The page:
3. Apart from the specific ground of the present reference, however, the learned advocate who has appeared for accused Nos. 6 and 8 has raised the question whether it is not open to us, in view of the definite finding of the learned Sessions Judge that the conviction of these accused persons is legally wrong, to give any relief to them. This case is peculiar in this respect that the majority of the accused convicted by the trial Court preferred appeals which were decided in their favour and that for some reason or other only these two accused persons did not appeal. If there had been no such appeal, there would have been no question of examining whether any relief apart from the provisions of the Criminal Procedure Code could be given to them. Even if the learned Sessions Judge had moved this Court under Section 438 of the Criminal Procedure Code, it is very doubtful whether such reference would have been entertained. The judgment, however, of the appellate Court clearly shows that the warrant issued under Section 6 of the Prevention of Gambling Act was issued by an officer not empowered to issue it, that therefore the presumption arising under Section 7 of the Act did not arise, that the approver's evidence was unreliable and that thus there was no sufficient evidence against the accused. This is thus an obvious case of illegal or wrong conviction.

4. The powers of this Court of superintendence under Section 107 of the Government of India Act were examined in Emperor v. Balkrishna Phansalkar : (1932)34BOMLR1523 and it was held (p. 1545) :-

Under Section 107 the High Court has superintendence over all Courts for the time being subject to its appellate jurisdiction. It is not disputed that rights of superintendence include not only superintendence on administrative points, but superintendence on the judicial side too, and that under its power of superintendence the High Court can correct any error in a judgment of a Court subject to its appellate jurisdiction.

5. It is obvious that the powers of superintendence under this section of the Government of India Act are not ordinarily meant to be exercised where no power of revision or interference exists under the Code of Criminal Procedure and that such power ought to be exercised only in rare cases where an obvious miscarriage of justice cannot be otherwise prevented. It is clear that such powers are not intended to be invoked in order to get round any of the express provisions of the Criminal Procedure Code. It seems to us, however, that this being a case of wrong conviction on the face of it, it is desirable in this case to use the power of superintendence in judicial matters which vests in this Court under Section 107 of the Government of India Act. In the exercise of such power, therefore, we would set aside the conviction and sentence and direct that the fine, if paid, should be refunded.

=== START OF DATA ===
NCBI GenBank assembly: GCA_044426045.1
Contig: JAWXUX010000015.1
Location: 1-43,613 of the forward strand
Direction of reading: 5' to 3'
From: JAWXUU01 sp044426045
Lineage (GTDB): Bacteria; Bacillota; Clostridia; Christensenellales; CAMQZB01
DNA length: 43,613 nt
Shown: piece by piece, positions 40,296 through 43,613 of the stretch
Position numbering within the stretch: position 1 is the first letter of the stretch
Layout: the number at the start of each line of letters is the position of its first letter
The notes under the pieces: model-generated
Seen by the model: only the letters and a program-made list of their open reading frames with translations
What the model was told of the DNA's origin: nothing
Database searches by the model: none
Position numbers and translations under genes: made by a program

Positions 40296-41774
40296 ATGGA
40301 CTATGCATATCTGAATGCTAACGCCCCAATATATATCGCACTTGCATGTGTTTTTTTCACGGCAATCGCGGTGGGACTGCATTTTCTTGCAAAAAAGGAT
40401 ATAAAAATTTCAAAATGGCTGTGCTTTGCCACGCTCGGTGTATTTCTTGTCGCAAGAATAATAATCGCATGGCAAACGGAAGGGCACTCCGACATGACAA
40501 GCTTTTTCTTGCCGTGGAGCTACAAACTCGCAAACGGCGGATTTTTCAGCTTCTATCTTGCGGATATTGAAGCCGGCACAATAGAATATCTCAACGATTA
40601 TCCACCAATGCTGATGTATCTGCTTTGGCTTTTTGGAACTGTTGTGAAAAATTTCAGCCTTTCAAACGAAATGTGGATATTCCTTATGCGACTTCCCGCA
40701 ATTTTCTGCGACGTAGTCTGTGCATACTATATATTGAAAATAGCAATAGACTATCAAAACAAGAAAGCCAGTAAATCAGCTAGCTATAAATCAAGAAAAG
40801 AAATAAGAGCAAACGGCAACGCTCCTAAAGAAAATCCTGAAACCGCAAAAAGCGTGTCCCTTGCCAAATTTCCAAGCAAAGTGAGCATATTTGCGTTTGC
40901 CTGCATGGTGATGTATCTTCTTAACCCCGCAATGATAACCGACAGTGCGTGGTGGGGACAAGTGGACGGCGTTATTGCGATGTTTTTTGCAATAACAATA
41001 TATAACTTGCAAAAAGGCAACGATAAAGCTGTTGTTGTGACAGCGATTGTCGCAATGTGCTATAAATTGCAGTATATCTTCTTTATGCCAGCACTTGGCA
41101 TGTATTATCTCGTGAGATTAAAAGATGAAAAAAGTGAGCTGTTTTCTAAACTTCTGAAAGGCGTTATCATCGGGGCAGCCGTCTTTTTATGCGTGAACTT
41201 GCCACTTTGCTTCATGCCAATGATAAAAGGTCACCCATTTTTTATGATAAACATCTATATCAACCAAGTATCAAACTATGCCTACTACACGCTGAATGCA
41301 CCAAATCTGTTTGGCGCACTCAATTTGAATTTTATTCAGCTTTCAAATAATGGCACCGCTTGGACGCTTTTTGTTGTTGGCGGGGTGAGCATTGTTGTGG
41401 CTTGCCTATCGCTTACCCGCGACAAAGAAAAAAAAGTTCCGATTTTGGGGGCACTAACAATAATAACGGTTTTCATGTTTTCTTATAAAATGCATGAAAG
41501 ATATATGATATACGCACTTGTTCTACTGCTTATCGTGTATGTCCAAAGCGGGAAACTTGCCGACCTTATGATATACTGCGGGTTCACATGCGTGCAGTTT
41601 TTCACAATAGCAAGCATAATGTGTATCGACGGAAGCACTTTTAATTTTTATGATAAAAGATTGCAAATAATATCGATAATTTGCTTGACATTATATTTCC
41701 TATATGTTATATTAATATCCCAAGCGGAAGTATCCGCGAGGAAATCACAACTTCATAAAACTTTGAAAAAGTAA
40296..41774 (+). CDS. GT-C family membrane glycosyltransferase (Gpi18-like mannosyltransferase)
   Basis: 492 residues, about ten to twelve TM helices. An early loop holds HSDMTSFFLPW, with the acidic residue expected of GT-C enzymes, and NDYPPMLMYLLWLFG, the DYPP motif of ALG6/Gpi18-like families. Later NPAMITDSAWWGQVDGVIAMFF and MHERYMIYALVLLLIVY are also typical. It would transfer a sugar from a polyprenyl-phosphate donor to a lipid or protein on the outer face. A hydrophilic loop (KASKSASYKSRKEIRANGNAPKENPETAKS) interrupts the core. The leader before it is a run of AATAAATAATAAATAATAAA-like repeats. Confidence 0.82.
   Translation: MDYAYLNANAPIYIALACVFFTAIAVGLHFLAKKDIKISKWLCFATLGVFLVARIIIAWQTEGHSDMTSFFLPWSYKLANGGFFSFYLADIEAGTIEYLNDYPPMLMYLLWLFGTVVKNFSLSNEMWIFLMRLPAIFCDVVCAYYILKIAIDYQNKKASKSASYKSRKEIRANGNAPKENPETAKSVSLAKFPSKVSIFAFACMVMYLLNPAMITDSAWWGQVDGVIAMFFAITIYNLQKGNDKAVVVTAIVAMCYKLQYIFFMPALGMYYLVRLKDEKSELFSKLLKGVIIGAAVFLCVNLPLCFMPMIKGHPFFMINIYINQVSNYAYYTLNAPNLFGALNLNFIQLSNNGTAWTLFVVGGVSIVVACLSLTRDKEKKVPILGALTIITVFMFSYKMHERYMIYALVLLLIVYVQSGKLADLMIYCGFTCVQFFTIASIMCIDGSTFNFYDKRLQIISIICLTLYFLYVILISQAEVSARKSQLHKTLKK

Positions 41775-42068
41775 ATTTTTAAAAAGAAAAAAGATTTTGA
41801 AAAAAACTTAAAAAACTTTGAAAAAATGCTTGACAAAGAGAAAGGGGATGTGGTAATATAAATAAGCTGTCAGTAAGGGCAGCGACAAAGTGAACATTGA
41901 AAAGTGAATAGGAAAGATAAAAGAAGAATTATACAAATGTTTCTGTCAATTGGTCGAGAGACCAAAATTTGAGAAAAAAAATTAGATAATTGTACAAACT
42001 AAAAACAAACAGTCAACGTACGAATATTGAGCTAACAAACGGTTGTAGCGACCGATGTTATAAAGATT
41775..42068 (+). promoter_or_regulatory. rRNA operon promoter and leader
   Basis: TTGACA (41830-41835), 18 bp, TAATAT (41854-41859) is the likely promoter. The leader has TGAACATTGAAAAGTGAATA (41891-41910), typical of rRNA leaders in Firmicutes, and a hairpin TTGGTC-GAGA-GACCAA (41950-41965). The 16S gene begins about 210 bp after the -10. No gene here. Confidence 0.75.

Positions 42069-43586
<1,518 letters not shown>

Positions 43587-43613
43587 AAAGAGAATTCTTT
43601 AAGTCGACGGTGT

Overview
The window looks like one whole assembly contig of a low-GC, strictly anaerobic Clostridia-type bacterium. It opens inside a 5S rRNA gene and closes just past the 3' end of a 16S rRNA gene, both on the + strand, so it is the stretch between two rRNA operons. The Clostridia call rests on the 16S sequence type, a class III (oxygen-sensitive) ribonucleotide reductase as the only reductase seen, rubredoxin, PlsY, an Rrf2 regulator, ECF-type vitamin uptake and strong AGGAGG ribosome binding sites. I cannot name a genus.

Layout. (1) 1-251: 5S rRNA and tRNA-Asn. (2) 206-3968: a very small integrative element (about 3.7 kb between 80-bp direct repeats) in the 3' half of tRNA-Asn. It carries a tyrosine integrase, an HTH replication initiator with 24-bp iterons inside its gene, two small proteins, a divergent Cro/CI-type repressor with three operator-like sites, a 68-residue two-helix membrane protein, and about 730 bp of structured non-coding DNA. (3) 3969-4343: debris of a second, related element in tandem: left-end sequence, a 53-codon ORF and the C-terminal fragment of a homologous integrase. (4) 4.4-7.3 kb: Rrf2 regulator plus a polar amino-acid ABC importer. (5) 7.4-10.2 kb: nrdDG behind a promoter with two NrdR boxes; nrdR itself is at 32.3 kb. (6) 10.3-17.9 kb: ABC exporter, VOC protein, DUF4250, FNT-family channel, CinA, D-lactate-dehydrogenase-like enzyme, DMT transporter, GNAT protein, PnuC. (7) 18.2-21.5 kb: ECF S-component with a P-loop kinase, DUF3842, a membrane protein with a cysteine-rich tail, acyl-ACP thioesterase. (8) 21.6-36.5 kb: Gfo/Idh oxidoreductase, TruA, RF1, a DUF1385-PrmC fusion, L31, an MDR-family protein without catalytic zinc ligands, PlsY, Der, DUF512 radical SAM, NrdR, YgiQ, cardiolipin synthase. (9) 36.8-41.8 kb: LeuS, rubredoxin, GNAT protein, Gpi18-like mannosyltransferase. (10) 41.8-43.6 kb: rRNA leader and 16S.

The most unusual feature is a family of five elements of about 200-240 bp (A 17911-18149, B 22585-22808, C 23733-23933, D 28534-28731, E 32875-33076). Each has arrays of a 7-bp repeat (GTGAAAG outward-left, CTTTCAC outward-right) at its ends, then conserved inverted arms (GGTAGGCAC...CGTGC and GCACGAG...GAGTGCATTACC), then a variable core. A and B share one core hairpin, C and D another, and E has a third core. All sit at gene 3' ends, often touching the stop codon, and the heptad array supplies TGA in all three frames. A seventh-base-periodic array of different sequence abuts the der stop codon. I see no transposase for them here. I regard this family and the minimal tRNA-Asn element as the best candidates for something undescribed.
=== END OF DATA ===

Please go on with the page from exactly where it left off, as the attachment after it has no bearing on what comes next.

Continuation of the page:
6. The learned advocate for accused Nos. 6 and 8 also invited us to use our powers under Section 561A of the Criminal Procedure Code. He contended that the terms of this section were wide enough to enable us to correct the illegality and set aside the conviction. Our attention has been invited to In re Gurunath Narayan : AIR1924Bom485 the first part of the head-note of which runs thus :

The Court will not pass any orders under Section 561 A of the Criminal Procedure Code which would conflict with any of the provisions of the Code.

This part of the head-note appears to be based on the following remarks in the judgment (p. 720) :-

We do not think that we could make any order which would conflict with the provisions of ft 89, Criminal Procedure Code, in the exercise of our inherent powers to which a reference has been made.

This was a case in which an application was made to the Court under Section 89 of the Criminal Procedure Code beyond the period of limitation prescribed in that section and the application was dismissed on the ground of lapse of time. It was held by Shah Ag. C.J. that this order appeared to be correct, and it seems that in this case there was no obvious illegality that required to be corrected. It does not seem to us that the sentence quoted above was intended to lay down a general proposition that the provisions of Section 561 A of the Criminal Procedure Code could not be used for passing any orders conflicting with any other Emperor provisions of the Code. As, however, we have already decided to act under the general powers of superintendence granted by Section 107 of the Government of India Act, it is not necessary to decide this specific point. The order, there fore, will be as proposed above.